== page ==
Do Bears Tell Jokes in the Woods?

Yale Rep/Field Guide/Rude Mechs

The Rude Mechs company of actors, dancers, writers, and story tellers, have been working out of Austin, Texas since 1996. The company has been known to use humor as a starting off point for intellectual conversation and exploration.

The Brothers Karamozov is currently the focus of their exploration at the Yale Rep through February 17th. If you haven’t read the book, or if,  like I,  you did read it so many years ago that the Russian brothers have all jumbled up with every other Russian character in every other Tolstoy, Dostoevsky, and Chekov offering you have ever read, fear not.  There are cliff notes.

This delightful piece is in constant development, since there is much improvisation and new things are tried and played with constantly, as that is the essence of this company.  The fact that these actors work together regularly is quite obvious from the get-go.  They enter the stage from an outside door, dressed in white parkas. Then a monologue begins with one of the characters at a stand-up microphone.  The only thing missing was the brick wall.  THIS brother is played by a female, who announces at the end of her routine that her father was murdered and she had inherited his calves.

The evening provides us with some interesting visuals. The curtain is almost cartoon-like, made of cardboard and painted red and black. The rest of the scenery is little more than a group of differently shaped pieces of cardboard. The pieces are moved by people inside the pieces themselves, and they provide a slow ballet that is accompanied by a superb score by Graham Reynolds. (Mr. Reynolds has just finished composing the score for Richard Linklater’s most recent film, Last Flag Flying.)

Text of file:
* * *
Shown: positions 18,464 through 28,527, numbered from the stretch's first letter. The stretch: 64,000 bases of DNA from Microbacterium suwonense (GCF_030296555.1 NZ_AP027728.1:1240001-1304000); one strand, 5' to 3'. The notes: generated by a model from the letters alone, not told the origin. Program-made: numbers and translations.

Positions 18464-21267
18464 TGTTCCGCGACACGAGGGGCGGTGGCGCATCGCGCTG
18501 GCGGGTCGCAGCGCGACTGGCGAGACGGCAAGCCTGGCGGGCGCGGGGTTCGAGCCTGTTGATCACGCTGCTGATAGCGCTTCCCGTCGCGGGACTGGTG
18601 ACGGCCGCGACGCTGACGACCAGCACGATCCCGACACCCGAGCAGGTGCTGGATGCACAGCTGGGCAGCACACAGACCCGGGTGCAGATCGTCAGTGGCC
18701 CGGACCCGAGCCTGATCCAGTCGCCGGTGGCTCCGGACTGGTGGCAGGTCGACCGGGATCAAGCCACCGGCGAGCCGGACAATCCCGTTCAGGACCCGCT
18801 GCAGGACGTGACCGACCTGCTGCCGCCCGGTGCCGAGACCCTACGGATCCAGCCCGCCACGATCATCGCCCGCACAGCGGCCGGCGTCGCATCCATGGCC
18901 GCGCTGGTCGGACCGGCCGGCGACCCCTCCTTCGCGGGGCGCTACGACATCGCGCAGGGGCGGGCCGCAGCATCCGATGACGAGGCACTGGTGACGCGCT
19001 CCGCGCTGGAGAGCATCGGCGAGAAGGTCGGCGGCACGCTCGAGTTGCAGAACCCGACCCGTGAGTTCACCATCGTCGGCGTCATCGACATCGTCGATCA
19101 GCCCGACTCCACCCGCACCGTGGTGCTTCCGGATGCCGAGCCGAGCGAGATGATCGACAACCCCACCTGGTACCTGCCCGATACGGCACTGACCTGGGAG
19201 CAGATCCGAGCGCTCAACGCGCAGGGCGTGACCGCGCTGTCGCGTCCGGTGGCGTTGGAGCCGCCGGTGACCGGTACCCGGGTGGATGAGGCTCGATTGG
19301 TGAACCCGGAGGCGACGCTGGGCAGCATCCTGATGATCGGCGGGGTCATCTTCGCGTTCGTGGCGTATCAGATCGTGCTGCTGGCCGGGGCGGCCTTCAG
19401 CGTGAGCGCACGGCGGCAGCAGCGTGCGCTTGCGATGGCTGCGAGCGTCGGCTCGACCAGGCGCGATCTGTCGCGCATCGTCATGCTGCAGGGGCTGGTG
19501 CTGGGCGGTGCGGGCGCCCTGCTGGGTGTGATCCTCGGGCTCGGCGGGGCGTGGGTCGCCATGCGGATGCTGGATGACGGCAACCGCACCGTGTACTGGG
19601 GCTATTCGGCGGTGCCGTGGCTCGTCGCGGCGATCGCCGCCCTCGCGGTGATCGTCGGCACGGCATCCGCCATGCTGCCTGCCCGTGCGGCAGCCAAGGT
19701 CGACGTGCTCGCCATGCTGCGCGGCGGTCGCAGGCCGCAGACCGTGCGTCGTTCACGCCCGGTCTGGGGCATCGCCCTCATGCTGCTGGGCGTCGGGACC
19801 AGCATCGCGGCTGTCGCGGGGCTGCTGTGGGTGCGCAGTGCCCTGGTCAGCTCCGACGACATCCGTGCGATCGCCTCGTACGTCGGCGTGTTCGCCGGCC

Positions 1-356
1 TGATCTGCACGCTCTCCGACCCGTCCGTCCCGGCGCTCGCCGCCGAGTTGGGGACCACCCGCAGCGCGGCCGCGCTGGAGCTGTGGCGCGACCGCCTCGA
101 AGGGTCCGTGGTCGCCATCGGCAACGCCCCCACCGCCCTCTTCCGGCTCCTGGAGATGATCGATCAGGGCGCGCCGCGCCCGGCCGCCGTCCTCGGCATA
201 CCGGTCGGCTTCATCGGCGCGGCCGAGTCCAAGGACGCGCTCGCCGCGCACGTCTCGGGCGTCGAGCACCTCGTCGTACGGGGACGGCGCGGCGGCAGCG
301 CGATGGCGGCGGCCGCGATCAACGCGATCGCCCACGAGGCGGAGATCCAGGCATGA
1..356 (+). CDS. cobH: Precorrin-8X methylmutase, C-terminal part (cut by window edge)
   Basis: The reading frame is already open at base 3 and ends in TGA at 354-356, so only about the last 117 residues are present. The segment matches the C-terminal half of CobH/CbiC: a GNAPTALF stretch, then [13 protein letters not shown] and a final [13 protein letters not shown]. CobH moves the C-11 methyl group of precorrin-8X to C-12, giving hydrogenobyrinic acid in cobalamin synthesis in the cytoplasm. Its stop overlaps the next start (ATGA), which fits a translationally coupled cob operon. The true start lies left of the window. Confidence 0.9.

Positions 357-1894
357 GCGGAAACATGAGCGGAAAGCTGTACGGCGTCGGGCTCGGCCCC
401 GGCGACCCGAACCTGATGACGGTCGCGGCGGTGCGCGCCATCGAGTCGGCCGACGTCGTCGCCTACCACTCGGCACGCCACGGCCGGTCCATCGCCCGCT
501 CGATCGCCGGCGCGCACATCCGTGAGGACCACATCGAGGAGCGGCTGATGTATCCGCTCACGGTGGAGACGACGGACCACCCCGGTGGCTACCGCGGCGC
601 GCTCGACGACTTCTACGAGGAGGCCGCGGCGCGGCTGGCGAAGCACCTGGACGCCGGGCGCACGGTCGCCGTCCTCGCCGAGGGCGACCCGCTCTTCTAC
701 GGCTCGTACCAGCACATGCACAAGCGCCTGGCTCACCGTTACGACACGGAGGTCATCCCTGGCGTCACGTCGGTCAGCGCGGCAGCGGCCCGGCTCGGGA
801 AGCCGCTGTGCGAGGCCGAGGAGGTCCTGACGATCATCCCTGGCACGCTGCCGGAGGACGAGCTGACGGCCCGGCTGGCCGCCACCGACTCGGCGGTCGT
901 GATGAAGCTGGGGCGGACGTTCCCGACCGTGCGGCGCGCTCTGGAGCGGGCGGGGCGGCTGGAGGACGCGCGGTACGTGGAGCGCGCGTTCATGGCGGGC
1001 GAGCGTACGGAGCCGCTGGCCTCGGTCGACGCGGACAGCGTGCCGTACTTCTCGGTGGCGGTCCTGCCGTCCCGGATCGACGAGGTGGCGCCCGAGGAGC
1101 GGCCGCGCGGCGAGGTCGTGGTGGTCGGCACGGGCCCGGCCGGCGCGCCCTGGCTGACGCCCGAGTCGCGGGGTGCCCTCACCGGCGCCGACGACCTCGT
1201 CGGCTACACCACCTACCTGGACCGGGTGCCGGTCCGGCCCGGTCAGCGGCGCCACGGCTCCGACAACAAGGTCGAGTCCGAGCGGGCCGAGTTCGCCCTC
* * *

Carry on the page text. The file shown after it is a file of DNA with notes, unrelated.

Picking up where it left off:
The essence of their dancing, is balance.  They dance slowly, they carry each other, they perch, they slide, they move off and on the cardboard furniture, and once again, we are well aware that these actors work together constantly. There is a great deal of trust.

Mari Akita, plays the brother Alyosha (The Spiritualist.)  Alyosha levitates periodically, and is often seen with a plate behind his head, ala Mel Brooks and the Last Supper scene in History of the World, Part One. Ms. Akita is a talented dancer however, her solo dance was a bit too long.  Lowell Bartholomee, as the father, Fyodor, is delightfully self-deprecating in his stand-up, which is performed in a bear costume. The Field Guide gently reminds us of the standard joke about what bears do in the woods.

I am happy to see a comedy at the Rep. They don’t do too many of those. Of course, it is not the Rep’s company, it is the Rude Mechs company, but still, it is nice to see.






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